Sustainability and Resiliency (S&R) concepts have risen to prominence in recent years. The concept of incorporating sustainability into civil engineering became popular in the late 1980s during the advent of the construction industry’s first sustainable assessment system for office buildings with more or less equally weighted environmental, economic, and social aspects (Bocchini et al. 2013). The concept of resilience is usually associated with extreme events during the life of civil infrastructure. In the past decade, engineers have achieved a reduction in direct and indirect losses from hazards by incorporating resilience concepts into their work. Teaching these concepts to future civil engineers is of paramount importance. Faculty at several institutions are leveraging stand-alone S&R educational materials such as those available through the Center for Sustainable Engineering, Sustainable Engineering Education Key Resources Repository and other such sources. However, there are several issues with this approach. For example, most civil engineering programs implement sustainability concepts in freshman, sophomore and senior years, which clearly indicates a junior year gap. Students gain sub-discipline specific knowledge during the junior year. It would be prudent to show students how S&R applies in each of these sub-disciplines. Existing piecemeal approaches to incorporating S&R concepts and skills at different points in the curriculum leads to students struggling to develop a coherent understanding of S&R. In addition, many existing efforts are focused on sustainability content with very limited focus on resiliency aspects.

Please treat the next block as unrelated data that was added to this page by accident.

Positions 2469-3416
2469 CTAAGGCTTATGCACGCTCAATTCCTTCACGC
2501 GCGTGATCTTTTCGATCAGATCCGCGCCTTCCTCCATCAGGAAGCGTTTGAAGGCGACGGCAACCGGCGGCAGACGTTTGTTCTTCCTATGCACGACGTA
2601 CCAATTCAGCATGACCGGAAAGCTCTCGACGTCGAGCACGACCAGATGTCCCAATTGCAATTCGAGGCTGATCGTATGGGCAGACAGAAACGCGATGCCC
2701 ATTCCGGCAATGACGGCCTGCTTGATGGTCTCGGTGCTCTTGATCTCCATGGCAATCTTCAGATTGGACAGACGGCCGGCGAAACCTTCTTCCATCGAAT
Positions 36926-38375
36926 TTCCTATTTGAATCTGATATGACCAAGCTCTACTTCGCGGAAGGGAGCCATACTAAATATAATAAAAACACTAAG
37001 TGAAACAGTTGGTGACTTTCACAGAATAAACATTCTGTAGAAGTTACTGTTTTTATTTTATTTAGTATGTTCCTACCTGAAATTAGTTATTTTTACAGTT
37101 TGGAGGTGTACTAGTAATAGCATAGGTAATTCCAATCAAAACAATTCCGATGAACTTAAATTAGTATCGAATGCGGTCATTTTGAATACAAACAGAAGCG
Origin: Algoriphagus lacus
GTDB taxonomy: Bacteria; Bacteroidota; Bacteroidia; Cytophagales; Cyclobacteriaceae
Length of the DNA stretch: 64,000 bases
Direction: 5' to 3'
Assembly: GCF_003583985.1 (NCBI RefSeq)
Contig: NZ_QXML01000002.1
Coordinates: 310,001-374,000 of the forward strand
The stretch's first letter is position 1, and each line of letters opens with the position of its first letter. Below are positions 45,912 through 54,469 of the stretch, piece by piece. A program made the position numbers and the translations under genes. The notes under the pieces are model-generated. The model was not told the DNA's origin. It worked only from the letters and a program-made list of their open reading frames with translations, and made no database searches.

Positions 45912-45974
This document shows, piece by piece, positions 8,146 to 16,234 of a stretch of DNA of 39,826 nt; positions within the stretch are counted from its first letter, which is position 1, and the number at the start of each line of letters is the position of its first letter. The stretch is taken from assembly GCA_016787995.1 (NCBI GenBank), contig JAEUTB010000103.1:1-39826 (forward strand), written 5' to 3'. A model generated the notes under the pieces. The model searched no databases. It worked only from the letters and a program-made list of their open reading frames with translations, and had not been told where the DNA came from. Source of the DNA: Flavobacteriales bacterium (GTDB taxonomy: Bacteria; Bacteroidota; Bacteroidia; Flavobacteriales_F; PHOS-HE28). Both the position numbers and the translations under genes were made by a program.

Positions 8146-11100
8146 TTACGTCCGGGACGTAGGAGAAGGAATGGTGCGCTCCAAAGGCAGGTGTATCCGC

These issues suggest a clear need for improvement. This paper will discuss one such improvement where S&R concepts are permeated into the CE curriculum via Active Learning Modules (ALMs) and Design Tasks (DTs) developed to be incorporated into existing CE courses from freshman to senior year. A total of twelve courses were selected for this purpose and separate ALMs for sustainability and resiliency were developed for each of freshmen through junior-level courses. Design tasks were developed for the senior-level classes with the intent to challenge students to apply the concepts taught in earlier courses. The paper will include descriptions of each of the ALMs and how they are incorporated in each course; moreover, experience gained while developing and implementing these modules will also be shared. To understand the effects of incorporating S&R content into the CE curriculum via these ALMs, a variety of qualitative and quantitative data were collected. Preliminary results show both a strong need for instruction related to S&R concepts and establish the effectiveness of the ALM approach.
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